Pilgrimage of Philosophy, The

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294 pages, 6" x 9", paperbound, introduction, preface, notes, bibliography, publishing by Charles E. Butterworth

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Pilgrimage of Philosophy, The

A Festschrift for Charles E. Butterworth

Paddags, Rene M., El-Rayes, Waseem; and McBrayer, Gregory A. (editors)

The Pilgrimage of Philosophy: A Festschrift for Charles E. Butterworth intends to introduce readers to the work of Charles E. Butterworth, and thereby to introduce students to Medieval Islamic political philosophy, of which Butterworth is one of the world’s most prominent scholars. In a wider sense, the Festschrift introduces its readers to the current debates on Medieval Islamic political philosophy, related as they are to the questions of the relationship between Islam and Christianity, the Medieval to the Modern world, and reason and revelation.

Butterworth’s scholarship spans six decades, primarily translating, editing, and interpreting the works of the Muslim political philosopher Alfarabi (d. 950) and Averroes (Ibn Rushd, d. 1198). He began his studies of Muslim political philosophy at a time when the Middle East and Islam did not have the political salience they have acquired in more recent years. Instead, Butterworth’s reason for engaging with Islam was rooted in the question of the relationship between reason and revelation. While one possible answer was pursued in the Christian, Latin West, the Islamic borderlands of Greek, Roman, and Muslim civilization offered another. By exploring Averroes, who provides the possibility of an Aristotelian-Islamic political philosophy, and Alfarabi, who pursues a Platonic-Islamic political philosophy, Butterworth showed how Islamic civilization provided a viable alternative to the theologico-political question reason v revelation, as well as serving as an inspiration to the Latin West.

The contributors to the Festschrift are Butterworth’s students, colleagues, and, above all, his friends. Among them are David Burrell (University of Notre Dame), Christopher Colmo (Dominican University), Miriam Galston (George Washington University), Jürgen Gebhardt (Friedrich-Alexander Universität Erlangen-Nüremberg), Steven Harvey (Bar-Ilan University), and Joshua Parens (University of Dallas). The sixteen essays are divided into four sections, arranged by the text, author, or topic they address. Beginning with discussions of the foundational texts of revealed divine will, the Bible and the Quran, the essays move on to discuss Alfarabi, the founder of Islamic political philosophy. From there, another group of authors elaborates on the diverging paths which Islamic political philosophy took after Alfarabi, namely the crucial debates between al-Ghazali and Averroes. The final group of essays traces the development of religion in modernity and ends with the suggestion that it is rather philosophy of religion than political philosophy which provides an answer to the crisis of the West. The essays thereby come full circle as they conclude at the point at which Charles Butterworth took up studies.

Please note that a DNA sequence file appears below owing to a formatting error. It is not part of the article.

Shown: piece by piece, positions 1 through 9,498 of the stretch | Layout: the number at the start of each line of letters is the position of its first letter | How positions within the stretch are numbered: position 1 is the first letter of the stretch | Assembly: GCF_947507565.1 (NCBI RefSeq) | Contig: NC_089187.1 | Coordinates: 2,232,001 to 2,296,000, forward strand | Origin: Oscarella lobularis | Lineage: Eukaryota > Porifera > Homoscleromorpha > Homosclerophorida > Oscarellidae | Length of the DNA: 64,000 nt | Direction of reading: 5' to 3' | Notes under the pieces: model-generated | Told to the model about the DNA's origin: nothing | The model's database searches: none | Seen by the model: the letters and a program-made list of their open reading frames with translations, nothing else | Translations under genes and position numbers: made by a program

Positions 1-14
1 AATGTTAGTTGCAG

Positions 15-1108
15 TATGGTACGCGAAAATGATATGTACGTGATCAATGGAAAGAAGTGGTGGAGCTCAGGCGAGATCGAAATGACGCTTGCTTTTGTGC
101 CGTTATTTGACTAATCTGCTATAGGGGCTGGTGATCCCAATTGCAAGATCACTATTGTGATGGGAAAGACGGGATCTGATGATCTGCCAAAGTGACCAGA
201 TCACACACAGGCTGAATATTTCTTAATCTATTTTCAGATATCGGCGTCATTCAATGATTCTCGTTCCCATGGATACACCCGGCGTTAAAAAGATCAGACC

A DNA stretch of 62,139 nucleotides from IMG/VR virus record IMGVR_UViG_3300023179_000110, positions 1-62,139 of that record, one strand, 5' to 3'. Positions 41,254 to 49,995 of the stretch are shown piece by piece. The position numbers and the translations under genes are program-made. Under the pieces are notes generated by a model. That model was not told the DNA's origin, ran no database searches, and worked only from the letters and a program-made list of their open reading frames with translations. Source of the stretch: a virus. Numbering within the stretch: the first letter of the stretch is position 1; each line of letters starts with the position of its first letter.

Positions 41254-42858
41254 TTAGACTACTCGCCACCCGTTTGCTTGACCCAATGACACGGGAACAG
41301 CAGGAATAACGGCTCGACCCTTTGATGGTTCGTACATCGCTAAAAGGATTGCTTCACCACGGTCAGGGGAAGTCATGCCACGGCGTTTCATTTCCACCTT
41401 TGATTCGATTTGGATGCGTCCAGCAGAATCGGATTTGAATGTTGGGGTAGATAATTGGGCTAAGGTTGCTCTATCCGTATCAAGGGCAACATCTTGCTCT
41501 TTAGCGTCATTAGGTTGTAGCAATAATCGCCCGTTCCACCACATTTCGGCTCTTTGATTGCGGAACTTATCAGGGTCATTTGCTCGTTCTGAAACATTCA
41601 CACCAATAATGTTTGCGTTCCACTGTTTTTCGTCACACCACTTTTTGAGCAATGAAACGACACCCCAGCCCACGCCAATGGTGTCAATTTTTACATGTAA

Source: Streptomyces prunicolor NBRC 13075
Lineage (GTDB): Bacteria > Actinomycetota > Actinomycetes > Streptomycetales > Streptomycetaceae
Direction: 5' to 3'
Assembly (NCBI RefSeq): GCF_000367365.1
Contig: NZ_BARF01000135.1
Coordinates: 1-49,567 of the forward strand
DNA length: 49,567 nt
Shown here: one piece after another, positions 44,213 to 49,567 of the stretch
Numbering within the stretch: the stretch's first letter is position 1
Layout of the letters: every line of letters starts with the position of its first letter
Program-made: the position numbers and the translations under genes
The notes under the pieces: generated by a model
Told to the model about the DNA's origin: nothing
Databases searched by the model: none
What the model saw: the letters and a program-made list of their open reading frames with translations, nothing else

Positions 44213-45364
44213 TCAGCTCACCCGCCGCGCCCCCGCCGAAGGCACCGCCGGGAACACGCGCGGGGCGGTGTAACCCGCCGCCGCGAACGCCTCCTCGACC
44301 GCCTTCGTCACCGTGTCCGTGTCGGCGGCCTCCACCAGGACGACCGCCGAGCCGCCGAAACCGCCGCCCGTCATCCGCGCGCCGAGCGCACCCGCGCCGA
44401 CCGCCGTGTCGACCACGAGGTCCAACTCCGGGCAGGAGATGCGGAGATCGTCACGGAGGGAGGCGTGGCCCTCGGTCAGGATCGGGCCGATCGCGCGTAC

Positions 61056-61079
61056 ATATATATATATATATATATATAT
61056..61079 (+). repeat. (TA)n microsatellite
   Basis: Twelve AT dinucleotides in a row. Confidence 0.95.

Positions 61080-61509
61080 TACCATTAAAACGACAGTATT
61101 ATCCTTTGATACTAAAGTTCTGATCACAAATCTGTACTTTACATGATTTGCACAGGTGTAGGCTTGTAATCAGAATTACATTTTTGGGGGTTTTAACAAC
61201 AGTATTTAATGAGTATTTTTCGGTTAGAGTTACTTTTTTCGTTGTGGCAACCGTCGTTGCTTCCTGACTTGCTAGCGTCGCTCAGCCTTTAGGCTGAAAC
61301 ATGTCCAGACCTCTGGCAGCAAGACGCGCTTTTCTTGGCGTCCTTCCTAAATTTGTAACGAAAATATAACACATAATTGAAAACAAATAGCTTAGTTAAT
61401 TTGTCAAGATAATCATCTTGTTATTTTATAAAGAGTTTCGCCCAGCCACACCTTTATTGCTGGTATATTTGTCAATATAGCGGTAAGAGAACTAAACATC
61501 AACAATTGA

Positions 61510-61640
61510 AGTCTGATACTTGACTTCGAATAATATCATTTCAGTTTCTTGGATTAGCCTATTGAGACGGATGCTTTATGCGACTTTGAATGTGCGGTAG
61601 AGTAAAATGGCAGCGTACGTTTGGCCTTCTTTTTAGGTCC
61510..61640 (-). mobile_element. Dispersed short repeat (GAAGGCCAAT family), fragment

The contributors to this volume offer challenging, and often competing accounts of the major issues in medieval political thought, and their healthy disputes encourage the reader to wrestle with the current debates directly. Thus the Festschrift, in keeping with Butterworth’s aim to foster an intellectual community, is dedicated to keeping alive the possibility of genuine philosophical conversation.